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Health Benefits of Intentional, Deep Breathing

I knew I wanted to write my first official blog post  about breathing. Breathing? I know it seems like a silly topic to write about since we do it every second of every day. But the type of breathing I want to inspire you to practice  daily is deep belly breathing which is intentional, slow, and will greatly impact the way you feel.

Those who know me personally, know I am a bit uptight and easily stressed out. In fact while I was prepping to write this article at the coffee shop my headphones were in a lovely tangled mess and with each twist and attempt to untangle the cord I could literally feel my shoulders inching upwards towards my ears. Not only do I get stressed easily but I also have a hard time being still and quiet. I am sure many of you can relate to this in our ever demanding world where there is always a noise coming from some device attracting our attention and need to respond. I find the constant interruptions and demands make me feel like I am in a chronic state of stress. My body all the while is craving time to be quiet and still, however, I lack the desire to listen and take the time.

My journey to setting aside time daily to simply “breathe” started a few years ago. After experiencing an injury from exercising, I sought the help from a chiropractor. The appointment was rushed and I was tense and hesitant about having my neck adjusted. “Oh, don’t be worried, you will be fine. It doesn’t hurt,” were the words that were said but my body didn’t respond, trust, and relax. Unfortunately, the forceful manipulation of an area where I held my tension caused a lot of trauma which has lead to lasting pain and limitations my neck. Before this incident my body was able to manage the stress and tension that I carried in this part of my body, however, it now speaks to me daily.

This injury and the treatment I sought with a craniosacral therapist has lead to a deeper awakening and realization that I needed to learn about my body. I will never forget my first few appointments with my terapist. She was warm, calm, and very quiet as she placed her hands on me to “listen” to my body and see what it needed. When was the last time, I had laid still and listened to my own body? I am used to demanding things from it and ignoring it. After a few moments, she opened her eyes and said, “you’re breathing in your chest and your left side is stuck.” She had me put my hand on my abdomen and asked me to get the breath out of my chest and down to my belly button where my hand was resting. I honestly couldn’t do it no matter how hard I tried to force the breath downward to where my hand was resting. This deep belly breathing that my lungs naturally did as an infant had somehow along the way been retrained instead to take short quick breaths that only expanded my chest. These type of breathes do not fill the body with oxygen in the same manner and actually amp up the adrenal system and make you feel more stressed.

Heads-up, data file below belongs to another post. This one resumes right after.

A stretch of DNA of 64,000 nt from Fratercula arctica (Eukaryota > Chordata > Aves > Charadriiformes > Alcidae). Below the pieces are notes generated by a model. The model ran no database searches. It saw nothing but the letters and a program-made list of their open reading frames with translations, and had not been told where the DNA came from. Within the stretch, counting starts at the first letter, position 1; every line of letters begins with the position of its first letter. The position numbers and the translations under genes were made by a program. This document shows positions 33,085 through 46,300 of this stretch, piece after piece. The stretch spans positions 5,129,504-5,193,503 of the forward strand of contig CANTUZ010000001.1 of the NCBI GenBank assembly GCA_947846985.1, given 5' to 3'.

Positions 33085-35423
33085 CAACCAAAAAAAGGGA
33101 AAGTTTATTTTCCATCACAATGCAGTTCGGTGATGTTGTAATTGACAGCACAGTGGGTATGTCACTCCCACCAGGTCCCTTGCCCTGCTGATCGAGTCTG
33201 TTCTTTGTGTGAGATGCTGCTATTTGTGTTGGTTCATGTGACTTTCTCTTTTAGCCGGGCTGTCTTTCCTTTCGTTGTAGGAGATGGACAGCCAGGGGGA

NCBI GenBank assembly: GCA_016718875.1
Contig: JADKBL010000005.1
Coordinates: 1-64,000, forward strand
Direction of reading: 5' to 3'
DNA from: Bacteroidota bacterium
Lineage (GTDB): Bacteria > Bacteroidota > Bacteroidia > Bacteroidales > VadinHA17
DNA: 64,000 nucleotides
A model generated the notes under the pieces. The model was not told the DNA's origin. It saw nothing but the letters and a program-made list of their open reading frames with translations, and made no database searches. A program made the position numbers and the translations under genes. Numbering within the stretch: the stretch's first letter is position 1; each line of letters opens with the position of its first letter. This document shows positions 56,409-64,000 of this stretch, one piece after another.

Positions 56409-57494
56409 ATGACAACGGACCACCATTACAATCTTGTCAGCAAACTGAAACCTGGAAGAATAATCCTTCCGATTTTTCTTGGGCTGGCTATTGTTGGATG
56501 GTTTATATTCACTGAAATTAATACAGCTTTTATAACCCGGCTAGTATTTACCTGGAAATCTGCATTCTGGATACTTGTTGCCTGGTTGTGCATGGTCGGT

Carol Krucoff of The Washington Post writes in her article “Breathe”   that

“Obviously, everyone alive knows how to breathe. But … experts in the emerging field of mind-body medicine, say that few people in Western, industrialized society know how to breathe correctly. Taught to suck in our guts and puff out our chests, we’re bombarded with a constant barrage of stress, which causes muscles to tense and respiration rate to increase. As a result, we’ve become a nation of shallow `chest breathers,` who primarily use the middle and upper portions of the lungs.”

Looking at the biological impact of deep breathing Jim Gordon, a clinical professor of psychiatry at the Georgetown University School of Medicine and director of the Center for Mind-Body Medicine in the District states that  `

When you bring air down into the lower portion of the lungs, where oxygen exchange is most efficient, everything changes. Heart rate slows, blood pressure decreases, muscles relax, anxiety eases and the mind calms. Breathing this way also gives people a sense of control over their body and their emotions that is extremely therapeutic.”

Following my first craniosacral therapy session I have worked on retraining my body to relax through deep belly breathing but it requires intention. Now when my body becomes tight and tense I prefer to lie in bed on my back and spend five or so minutes focusing on my breath. I feel that my body responds within seconds now to these deep breaths. I can  feel the tension fade away slowly and the tight muscles in my neck start to loosen. But most importantly, I feel calmer.

I challenge you to spend 3-5 minutes deep belly breathing in a quiet and

comfortable place either seated or lying down.

Place one hand on your lower belly and slowly breathe in through your nose and try to get your lower abdomen to rise.  Slowly exhale out through your nose.During each breath be mindful of how the air comes in and down to your hand that is resting your lower abdomen. Feel it rise and fall as the air comes in and out of your lungs.